Why can't Matt Murton find a job?

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Yesterday the Rockies became the third team in two years to give up on outfielder Matt Murton, designating him for assignment in order to clear a roster spot for washed-up reliever Juan Rincon and his 5.45 ERA over the past three seasons.
Murton turns 28 years old in a couple months, but has gotten more than 275 plate appearances in a season exactly once, back in 2006 with the Cubs. He hit .297 with a .365 on-base percentage and .444 slugging percentage that year, yet in the three seasons since then he’s received a grand total of 383 plate appearances for three different teams.
Given all the bouncing around that he’s done recently you might assume that Murton is pretty useless, but that’s hardly the case. He’s a career .287/.353/.438 hitter in 339 games as a major leaguer, has hit .312/.388/.469 in 220 games at Triple-A, and grades out as an asset defensively in either outfield corner according to Ultimate Zone Rating.
He’s certainly never going to be a star or perhaps even a strong everyday player, but Murton is better and more useful than dozens of guys who’ve had permanent homes on MLB rosters for the past few seasons and would make an excellent platoon starter against left-handed pitching if given an extended opportunity.
Against southpaws he’s batted .306/.374/.483 in 390 plate appearances in the majors and .335/.410/.536 in 400 plate appearances between Double-A and Triple-A, which alone makes him worthy of a roster spot. Toss in the fact that he’s still relatively young, very cheap, and available for absolutely nothing, and … well, it’ll be a shame if Murton clears waivers and heads back to Triple-A again.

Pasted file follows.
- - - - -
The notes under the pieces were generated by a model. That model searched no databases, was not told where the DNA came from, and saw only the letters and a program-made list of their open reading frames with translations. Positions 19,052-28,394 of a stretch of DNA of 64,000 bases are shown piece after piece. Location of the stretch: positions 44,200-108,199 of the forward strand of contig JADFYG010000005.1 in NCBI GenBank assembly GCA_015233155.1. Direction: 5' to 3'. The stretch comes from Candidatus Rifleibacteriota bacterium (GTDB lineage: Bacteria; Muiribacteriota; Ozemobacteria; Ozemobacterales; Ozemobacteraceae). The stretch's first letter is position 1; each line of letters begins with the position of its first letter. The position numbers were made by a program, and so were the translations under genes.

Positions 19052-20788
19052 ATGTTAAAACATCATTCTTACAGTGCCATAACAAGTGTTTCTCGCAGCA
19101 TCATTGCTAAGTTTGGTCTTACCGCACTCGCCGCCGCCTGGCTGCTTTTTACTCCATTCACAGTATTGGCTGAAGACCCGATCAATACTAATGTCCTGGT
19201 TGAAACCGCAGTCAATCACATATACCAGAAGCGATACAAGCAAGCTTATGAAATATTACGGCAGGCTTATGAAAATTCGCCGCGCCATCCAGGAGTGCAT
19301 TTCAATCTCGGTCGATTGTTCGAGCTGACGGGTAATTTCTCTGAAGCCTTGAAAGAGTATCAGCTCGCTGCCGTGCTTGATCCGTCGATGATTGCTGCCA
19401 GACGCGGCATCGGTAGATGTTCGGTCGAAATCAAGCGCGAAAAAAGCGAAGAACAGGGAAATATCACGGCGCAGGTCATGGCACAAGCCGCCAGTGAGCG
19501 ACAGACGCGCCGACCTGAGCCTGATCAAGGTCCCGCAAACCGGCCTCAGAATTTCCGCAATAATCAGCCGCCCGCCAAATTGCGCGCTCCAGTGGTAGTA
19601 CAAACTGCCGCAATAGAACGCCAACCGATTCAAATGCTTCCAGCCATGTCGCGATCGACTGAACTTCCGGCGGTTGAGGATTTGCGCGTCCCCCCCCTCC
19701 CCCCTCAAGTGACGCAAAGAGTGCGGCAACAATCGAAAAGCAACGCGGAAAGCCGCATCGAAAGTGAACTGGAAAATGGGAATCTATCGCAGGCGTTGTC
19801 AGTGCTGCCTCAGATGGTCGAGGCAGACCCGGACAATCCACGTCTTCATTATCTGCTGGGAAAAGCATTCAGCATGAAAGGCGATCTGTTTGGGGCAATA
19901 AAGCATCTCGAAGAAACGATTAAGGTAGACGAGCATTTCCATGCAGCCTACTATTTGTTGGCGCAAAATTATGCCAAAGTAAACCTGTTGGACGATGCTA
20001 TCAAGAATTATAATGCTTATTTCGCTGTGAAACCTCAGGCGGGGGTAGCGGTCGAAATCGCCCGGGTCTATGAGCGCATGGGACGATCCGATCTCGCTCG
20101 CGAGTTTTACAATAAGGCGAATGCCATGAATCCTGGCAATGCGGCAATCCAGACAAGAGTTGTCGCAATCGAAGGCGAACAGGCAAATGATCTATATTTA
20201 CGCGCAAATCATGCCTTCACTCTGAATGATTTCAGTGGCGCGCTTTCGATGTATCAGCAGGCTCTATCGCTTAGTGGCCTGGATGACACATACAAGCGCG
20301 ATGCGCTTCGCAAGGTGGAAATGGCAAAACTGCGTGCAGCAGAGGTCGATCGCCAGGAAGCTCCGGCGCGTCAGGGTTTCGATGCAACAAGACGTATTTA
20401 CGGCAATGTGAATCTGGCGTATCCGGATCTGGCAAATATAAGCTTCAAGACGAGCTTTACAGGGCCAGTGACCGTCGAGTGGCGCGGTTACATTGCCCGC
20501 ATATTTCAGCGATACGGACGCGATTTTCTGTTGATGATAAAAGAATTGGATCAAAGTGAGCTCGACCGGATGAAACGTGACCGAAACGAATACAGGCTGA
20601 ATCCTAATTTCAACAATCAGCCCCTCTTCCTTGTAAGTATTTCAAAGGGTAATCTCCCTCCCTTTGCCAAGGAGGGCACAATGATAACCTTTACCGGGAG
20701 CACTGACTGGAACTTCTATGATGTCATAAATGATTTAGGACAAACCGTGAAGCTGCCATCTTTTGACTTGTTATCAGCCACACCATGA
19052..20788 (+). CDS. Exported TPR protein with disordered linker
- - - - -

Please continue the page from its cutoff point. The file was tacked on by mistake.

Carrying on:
Yankees’ offense wakes up, leads way to 8-1 win vs. Astros in ALCS Game 3

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The Yankees’ offense finally woke up, scoring eight runs in Game 3 of the ALCS on Monday night while the pitching kept the Astros’ offense at bay. That came after scoring a total of two runs against Astros pitching in the first two games. For a recap of the Yankees’ scoring in Game 3, click here.

CC Sabathia wasn’t dominant, but he executed pitches when he needed to most, preventing the Astros from capitalizing on their opportunities. Overall, he gave up three hits and four walks while striking out five on 99 pitches. He’s the first pitcher, age 37 or older, to throw six shutout innings in the postseason since Pedro Martinez for the Phillies against the Dodgers in Game 2 of the 2009 NLCS. Monday’s start also marked Sabathia’s first career scoreless outing in the postseason — it was his 22nd postseason appearance.

Astros starter Charlie Morton couldn’t escape the fourth inning, when he allowed a run and loaded the bases before departing. Will Harris allowed all three inherited runners to score on Aaron Judge‘s three-run home run to left field. Morton was ultimately charged with seven runs on six hits, two walks, and a hit batsman with three strikeouts in 3 2/3 innings.

The Yankees’ bullpen held the fort after the sixth. Adam Warren worked a scoreless seventh. Warren returned in the eighth and retired the side in order, despite yielding a pair of well-struck balls to deep center field.

In the ninth, Dellin Betances walked both hitters he faced to start the frame. Unsurprisingly, manager Joe Girardi had a short leash and brought in Tommy Kahnle. Kahnle gave up a single to Cameron Maybin then struck out George Springer, but walked Alex Bregman to force in a run. Kahnle got Jose Altuve to ground into a 4-3 double play to end the game in an 8-1 victory, giving the Yankees their first win of the series.

The ALCS continues on Tuesday at 5 PM ET. The Astros will start Lance McCullers and the Yankees will send Sonny Gray to the hill.